When the University of Toronto saw our toolbox they asked for 7,000 of them to hand out to all of their first-year students. York University wants 4,000, Carleton University wants 3,000, and more requests are coming in every day!

But now we urgently need funding to keep up with demand. Students will be flooding university and college campuses in just days from now.

For every $1 you can donate today you will put a Ballot Box Toolbox directly into the hands of a first-time voter. The more you give, the more young people will have the tools to not only vote, but to cast an informed ballot. Talk about your donation making a measureable difference!

My goal is to distribute a total of 50,000 toolboxes to fellow students across Canada between now and election day.

But you and I know that boosting turnout will take more than just getting information to students. We also need to engage our peers face-to-face. That’s why we’re organizing creative actions like “Storm the Dorm.” Game-Changers like me will go door-to-door to not only deliver your toolboxes, but to directly engage fellow students in real talk about the election.

We’re also preparing a massive final push of our national “I Will Vote” pledge drive. Decked out in Game-Changers t-shirts and with pledge forms in hand, we’ll be all over campuses recruiting thousands of students to take the pledge to vote in this election and challenge their friends to join them!

All of this hard work will culminate in a national day of action to get out the vote on October 5, when polling stations open on campuses. And we’ll pull out all the stops to inspire waves of youth voters in the final days leading up to election day on October 19.

I speak on behalf of fellow Game-Changers coast-to-coast-to-coast when I say thank you. Council of Canadians supporters like you are the reason why we’ve been able to work on this incredible campaign and make such progress.

Now we’re on the verge of fulfilling our mission to inform, engage and inspire our generation to vote in record numbers!

But we urgently need help to finish the job. Please give what you can today and I promise you our Game-Changers team will work flat out to achieve exactly that.

Thank you for your amazing support!

Marika Nicolov
Game-Changer, Concordia University campus

P.S. Every dollar you donate will put a Ballot Box Toolbox directly into the hands of a first-time voter, and help to inspire young people across Canada to be the election Game-Changers nobody saw coming.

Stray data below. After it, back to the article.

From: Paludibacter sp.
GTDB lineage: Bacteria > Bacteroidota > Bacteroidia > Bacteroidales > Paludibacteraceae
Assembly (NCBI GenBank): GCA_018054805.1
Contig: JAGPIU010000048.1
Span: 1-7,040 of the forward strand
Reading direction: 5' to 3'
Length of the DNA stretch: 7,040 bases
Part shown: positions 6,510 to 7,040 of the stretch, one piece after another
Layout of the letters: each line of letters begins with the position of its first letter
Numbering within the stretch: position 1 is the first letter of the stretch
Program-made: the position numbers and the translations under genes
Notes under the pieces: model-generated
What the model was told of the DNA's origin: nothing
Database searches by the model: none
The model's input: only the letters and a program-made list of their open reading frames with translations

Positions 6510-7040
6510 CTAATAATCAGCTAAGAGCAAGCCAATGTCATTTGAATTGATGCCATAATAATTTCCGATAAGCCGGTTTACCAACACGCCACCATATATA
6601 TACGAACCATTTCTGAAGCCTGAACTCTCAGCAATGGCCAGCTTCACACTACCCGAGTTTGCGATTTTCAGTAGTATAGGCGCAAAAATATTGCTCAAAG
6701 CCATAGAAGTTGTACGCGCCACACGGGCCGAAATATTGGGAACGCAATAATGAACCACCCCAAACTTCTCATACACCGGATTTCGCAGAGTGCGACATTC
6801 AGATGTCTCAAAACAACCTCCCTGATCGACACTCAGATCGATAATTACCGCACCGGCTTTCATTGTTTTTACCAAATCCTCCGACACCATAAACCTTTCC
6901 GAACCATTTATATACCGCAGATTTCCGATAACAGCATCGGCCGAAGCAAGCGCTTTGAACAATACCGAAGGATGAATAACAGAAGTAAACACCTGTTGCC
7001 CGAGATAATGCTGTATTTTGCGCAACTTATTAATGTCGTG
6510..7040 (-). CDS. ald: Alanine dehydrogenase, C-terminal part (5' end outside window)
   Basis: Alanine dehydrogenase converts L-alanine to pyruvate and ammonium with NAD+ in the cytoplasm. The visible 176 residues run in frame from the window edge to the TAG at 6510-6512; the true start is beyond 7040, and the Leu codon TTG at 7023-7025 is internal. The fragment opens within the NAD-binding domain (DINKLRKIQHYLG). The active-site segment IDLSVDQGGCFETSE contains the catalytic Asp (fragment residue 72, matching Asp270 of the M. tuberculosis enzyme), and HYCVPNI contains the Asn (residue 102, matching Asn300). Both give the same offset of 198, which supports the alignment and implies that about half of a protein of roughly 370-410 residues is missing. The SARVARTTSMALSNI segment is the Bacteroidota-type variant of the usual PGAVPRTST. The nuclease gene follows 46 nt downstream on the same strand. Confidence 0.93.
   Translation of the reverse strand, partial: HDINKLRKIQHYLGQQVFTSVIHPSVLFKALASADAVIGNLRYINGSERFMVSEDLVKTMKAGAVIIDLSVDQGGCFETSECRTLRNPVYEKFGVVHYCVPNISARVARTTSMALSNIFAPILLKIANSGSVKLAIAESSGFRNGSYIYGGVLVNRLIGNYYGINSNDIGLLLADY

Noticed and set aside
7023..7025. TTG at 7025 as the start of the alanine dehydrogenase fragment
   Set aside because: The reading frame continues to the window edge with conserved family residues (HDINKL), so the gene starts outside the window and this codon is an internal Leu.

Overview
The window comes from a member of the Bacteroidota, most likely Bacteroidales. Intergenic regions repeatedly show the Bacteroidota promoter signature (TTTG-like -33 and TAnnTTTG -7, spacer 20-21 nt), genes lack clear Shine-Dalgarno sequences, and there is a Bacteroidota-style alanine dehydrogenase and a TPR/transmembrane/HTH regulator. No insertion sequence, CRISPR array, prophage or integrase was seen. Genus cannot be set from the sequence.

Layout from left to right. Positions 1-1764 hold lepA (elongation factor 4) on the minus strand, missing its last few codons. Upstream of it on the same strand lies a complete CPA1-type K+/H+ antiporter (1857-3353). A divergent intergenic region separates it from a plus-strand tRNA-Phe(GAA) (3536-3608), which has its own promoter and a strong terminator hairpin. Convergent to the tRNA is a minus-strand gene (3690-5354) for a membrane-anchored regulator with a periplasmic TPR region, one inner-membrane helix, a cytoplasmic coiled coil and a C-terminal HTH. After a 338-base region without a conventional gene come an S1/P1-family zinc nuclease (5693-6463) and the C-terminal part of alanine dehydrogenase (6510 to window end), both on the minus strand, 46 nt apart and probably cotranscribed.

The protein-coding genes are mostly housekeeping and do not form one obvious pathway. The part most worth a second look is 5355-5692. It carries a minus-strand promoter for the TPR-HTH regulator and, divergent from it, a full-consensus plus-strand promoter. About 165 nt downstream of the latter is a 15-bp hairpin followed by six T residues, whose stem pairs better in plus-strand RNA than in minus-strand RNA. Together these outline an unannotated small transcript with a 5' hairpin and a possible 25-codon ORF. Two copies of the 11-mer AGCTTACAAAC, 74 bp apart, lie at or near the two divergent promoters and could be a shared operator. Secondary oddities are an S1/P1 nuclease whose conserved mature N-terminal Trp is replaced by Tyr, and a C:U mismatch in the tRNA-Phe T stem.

Hi Marika:   Gerda here.  I am quite surprised that your major in political science didn’t offer you the information freely available on this government website, but hope this helps you:  http://www.elections.ca/home.aspx

There are three options to prove your identity and address

1) Show one of these pieces of ID

  • your driver’s licence
  • your provincial or territorial ID card
  • any other government card with your photo, name and current address

OR

2) Show two pieces of ID

At least one must have your current address

  • health card
  • Canadian passport
  • birth certificate
  • certificate of Canadian citizenship
  • citizenship card
  • social insurance number card
  • Indian status card
  • band membership card
  • Métis card
  • card issued by an Inuit local authority
  • Canadian Forces identity card
  • Veterans Affairs health card
  • old age security card
  • hospital card
  • medical clinic card
  • label on a prescription container
  • identity bracelet issued by a hospital or long-term care facility
  • blood donor card
  • CNIB card
  • credit card
  • debit card
  • employee card
  • student identity card
  • public transportation card
  • library card
  • liquor identity card
  • parolee card
  • firearms licence
  • licence or card issued for fishing, trapping or hunting
  • utility bill (e.g. electricity; water; telecommunications services including telephone, cable or satellite)
  • bank statement
  • credit union statement
  • credit card statement
  • personal cheque
  • government statement of benefits
  • government cheque or cheque stub
  • pension plan statement
  • residential lease or sub-lease
  • mortgage contract or statement
  • income tax assessment
  • property tax assessment or evaluation
  • vehicle ownership
  • insurance certificate, policy or statement
  • correspondence issued by a school, college or university
  • letter from a public curator, public guardian or public trustee
  • targeted revision form from Elections Canada to residents of long-term care facilities
  • letter of confirmation of residence from a First Nations band or reserve or an Inuit local authority
  • letter of confirmation of residence, letter of stay, admission form or statement of benefits from one of the following designated establishments:
    • student residence
    • seniors’ residence
    • long-term care facility
    • shelter
    • soup kitchen

We accept e-statements and e-invoices. Print them or show them on a mobile device.

OR

3) If your ID does not have your current address, take an oath